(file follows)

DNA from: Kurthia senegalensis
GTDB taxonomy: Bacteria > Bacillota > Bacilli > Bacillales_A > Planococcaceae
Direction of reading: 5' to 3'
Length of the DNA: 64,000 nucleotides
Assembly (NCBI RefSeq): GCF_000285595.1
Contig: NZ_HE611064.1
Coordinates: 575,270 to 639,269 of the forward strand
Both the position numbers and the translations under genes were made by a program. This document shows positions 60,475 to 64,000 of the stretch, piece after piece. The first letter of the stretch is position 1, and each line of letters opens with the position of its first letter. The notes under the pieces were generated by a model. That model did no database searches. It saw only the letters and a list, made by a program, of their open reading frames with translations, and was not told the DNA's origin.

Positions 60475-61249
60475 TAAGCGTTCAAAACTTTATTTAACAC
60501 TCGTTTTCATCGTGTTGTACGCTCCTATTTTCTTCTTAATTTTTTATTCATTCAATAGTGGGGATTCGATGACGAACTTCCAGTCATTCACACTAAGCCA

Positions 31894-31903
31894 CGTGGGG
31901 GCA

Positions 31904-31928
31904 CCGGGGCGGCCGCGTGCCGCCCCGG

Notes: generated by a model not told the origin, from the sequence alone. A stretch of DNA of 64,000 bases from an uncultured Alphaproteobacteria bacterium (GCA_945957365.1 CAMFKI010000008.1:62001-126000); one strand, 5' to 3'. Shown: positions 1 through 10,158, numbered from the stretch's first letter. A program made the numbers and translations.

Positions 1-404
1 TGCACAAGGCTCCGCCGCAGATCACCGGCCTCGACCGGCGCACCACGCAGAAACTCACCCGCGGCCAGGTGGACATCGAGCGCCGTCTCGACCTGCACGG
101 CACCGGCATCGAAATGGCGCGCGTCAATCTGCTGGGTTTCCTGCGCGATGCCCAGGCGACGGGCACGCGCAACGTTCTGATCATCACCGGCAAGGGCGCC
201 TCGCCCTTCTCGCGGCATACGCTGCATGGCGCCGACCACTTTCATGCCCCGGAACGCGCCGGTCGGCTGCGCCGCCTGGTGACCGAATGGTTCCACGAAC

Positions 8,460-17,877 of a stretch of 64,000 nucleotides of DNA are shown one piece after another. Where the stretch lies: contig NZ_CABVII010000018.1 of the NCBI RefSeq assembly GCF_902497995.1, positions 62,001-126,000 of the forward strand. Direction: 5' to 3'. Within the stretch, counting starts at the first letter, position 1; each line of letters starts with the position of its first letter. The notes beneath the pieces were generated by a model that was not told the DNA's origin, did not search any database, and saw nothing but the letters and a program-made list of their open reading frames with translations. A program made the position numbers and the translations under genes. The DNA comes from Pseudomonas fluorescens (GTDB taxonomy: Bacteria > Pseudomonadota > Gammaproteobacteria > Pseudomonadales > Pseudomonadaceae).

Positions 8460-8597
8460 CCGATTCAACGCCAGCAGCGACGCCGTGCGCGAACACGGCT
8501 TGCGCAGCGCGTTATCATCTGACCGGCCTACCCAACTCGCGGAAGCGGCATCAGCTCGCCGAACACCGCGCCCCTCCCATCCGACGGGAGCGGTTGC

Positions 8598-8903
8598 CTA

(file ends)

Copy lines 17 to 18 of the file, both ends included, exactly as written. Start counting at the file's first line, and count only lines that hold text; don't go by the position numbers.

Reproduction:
Notes: generated by a model not told the origin, from the sequence alone. A stretch of DNA of 64,000 bases from an uncultured Alphaproteobacteria bacterium (GCA_945957365.1 CAMFKI010000008.1:62001-126000); one strand, 5' to 3'. Shown: positions 1 through 10,158, numbered from the stretch's first letter. A program made the numbers and translations.

Positions 1-404